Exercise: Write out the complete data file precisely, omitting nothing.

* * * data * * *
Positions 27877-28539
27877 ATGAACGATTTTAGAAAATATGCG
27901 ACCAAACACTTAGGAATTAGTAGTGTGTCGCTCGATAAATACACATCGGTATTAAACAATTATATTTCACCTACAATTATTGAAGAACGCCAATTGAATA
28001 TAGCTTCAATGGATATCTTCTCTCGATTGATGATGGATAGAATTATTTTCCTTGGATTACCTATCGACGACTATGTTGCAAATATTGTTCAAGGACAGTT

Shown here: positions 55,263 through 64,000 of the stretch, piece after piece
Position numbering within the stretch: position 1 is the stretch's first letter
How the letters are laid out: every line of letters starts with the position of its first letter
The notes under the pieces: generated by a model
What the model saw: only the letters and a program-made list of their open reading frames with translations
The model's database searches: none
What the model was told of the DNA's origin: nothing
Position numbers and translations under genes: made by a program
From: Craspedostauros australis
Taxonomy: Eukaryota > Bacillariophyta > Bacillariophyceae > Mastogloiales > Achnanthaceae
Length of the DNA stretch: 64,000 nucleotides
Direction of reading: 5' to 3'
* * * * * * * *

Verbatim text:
Positions 27877-28539
27877 ATGAACGATTTTAGAAAATATGCG
27901 ACCAAACACTTAGGAATTAGTAGTGTGTCGCTCGATAAATACACATCGGTATTAAACAATTATATTTCACCTACAATTATTGAAGAACGCCAATTGAATA
28001 TAGCTTCAATGGATATCTTCTCTCGATTGATGATGGATAGAATTATTTTCCTTGGATTACCTATCGACGACTATGTTGCAAATATTGTTCAAGGACAGTT

Shown here: positions 55,263 through 64,000 of the stretch, piece after piece
Position numbering within the stretch: position 1 is the stretch's first letter
How the letters are laid out: every line of letters starts with the position of its first letter
The notes under the pieces: generated by a model
What the model saw: only the letters and a program-made list of their open reading frames with translations
The model's database searches: none
What the model was told of the DNA's origin: nothing
Position numbers and translations under genes: made by a program
From: Craspedostauros australis
Taxonomy: Eukaryota > Bacillariophyta > Bacillariophyceae > Mastogloiales > Achnanthaceae
Length of the DNA stretch: 64,000 nucleotides
Direction of reading: 5' to 3'